By Jimoh Babatunde
As global leaders gather for the 2014 World Economic Forum on Africa in Abuja next month to discuss approaches to inclusive growth and job creation, the 2014 winners for Innovation Prize for Africa (IPA) will be announced.
Prior to the awards ceremony, a roundtable featuring innovation experts will take place, to address the theme “A Path to Building Industrial Nation Skill sets in Africa”.
According to a release made available by the African Innovation Foundation (AIF), ten African innovators have created practical solutions to some of the continent’s most intractable problems, from a domestic waste biogas system to a wafer matrix for paediatric antiretroviral (ARV) drug treatment, have been selected.
They were chosen from almost 700 applications from 42 countries, the finalists for the IPA 2014 represent Africans’ potential to address the challenges that are unique to the continent.
“The IPA 2014 innovators demonstrate that the best way to achieve equitable economic growth for all Africans is to invest in local innovation and entrepreneurship,” said Jean-Claude Bastos de Morais, founder of the African Innovation Foundation and the IPA.
The AIF believes that the best solutions to the challenges Africans face on a daily basis can and will come from Africans themselves and innovation is the key.
The IPA selection committee represents private equity investors, seed funders, venture capitalists, entrepreneurs, innovation catalysts and development leaders who are looking for ideas that move Africa forward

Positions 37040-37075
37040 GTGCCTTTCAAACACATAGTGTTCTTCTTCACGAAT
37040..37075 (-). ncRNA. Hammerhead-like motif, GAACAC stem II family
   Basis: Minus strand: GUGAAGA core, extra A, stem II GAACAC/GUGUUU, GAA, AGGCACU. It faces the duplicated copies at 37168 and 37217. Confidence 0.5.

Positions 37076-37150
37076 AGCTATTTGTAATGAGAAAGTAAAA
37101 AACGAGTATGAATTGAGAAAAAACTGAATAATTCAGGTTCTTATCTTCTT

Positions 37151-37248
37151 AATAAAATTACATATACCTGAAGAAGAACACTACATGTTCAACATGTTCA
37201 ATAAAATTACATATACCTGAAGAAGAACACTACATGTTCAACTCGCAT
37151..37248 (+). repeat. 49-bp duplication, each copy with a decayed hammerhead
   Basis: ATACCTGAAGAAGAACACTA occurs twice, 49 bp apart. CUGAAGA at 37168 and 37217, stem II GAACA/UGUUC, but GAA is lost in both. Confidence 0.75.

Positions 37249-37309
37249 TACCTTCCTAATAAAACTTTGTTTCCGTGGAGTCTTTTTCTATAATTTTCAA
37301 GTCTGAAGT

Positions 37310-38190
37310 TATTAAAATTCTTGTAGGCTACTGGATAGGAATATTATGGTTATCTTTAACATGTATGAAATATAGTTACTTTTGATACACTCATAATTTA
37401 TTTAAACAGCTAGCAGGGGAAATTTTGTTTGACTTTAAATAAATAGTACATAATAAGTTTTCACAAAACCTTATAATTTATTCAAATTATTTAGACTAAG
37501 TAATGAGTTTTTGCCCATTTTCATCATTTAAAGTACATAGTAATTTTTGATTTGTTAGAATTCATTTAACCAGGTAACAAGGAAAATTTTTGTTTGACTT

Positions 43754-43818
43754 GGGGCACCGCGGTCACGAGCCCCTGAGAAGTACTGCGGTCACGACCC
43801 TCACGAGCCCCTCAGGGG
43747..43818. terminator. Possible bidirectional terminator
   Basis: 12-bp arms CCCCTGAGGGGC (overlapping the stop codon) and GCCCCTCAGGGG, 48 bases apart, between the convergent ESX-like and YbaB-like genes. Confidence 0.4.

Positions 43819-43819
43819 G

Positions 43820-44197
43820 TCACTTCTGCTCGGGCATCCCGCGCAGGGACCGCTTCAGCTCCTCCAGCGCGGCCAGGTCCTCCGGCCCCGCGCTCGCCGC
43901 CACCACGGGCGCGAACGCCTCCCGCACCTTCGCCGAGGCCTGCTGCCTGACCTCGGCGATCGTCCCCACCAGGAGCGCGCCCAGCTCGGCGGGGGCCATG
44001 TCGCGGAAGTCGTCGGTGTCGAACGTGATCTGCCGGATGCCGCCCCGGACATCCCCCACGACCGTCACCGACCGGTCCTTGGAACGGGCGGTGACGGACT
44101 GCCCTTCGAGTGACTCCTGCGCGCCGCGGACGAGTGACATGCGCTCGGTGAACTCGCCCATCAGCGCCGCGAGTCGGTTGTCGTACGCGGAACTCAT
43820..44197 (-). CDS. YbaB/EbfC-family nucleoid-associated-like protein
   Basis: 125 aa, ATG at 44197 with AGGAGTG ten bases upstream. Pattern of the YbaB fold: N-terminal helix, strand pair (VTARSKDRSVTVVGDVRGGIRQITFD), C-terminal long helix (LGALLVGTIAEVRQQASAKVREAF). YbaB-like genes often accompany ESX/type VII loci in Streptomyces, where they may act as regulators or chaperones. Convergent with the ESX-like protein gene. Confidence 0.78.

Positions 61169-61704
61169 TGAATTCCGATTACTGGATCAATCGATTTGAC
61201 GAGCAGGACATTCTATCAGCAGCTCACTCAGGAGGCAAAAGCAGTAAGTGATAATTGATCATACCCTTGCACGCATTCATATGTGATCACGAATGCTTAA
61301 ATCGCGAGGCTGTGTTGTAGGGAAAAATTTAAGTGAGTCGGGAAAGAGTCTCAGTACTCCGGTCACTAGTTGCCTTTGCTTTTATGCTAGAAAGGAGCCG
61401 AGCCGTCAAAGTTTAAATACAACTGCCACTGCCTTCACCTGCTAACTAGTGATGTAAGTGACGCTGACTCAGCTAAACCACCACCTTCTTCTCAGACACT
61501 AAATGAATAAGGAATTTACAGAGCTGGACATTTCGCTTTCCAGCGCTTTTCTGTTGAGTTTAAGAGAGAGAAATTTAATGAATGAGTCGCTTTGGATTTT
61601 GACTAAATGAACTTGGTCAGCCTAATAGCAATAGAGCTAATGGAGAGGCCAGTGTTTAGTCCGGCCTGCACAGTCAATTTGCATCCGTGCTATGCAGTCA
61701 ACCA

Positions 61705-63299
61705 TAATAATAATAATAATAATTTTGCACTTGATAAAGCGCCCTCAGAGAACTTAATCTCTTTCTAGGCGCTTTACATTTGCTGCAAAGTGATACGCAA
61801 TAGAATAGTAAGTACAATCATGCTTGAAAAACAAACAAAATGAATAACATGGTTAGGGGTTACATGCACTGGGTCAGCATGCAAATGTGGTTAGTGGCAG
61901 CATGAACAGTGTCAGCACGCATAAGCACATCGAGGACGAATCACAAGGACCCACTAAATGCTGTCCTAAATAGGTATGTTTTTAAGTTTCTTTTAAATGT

The winner will receive USD 100 000 for the best innovation based on marketability, originality, scalability, social impact and clear business potential.
A runner up will receive USD 25 000 for the best commercial potential and another winner will receive USD 25 000 as a special prize for innovation with the highest social impact.
Among the finalists is a Nigerian, Sulaiman Bolarinde Famro, who was seleceted for his Farmking Mobile Multi-crop Processor. His innovation uses centrifugal forces to process cassava, sweet potatoes, soy, she-nuts, grains and cereals.
It helps to separate the tubers from liquid, particles and impurities/toxic elements. The extractor is designed to replace the present crude fermentation and pressing technology which is extremely slow and wasteful and offers limited output and profitability. The extractor reduces a process that normally takes 3 – 4 days into a 5 minute process offering higher quality product outputs.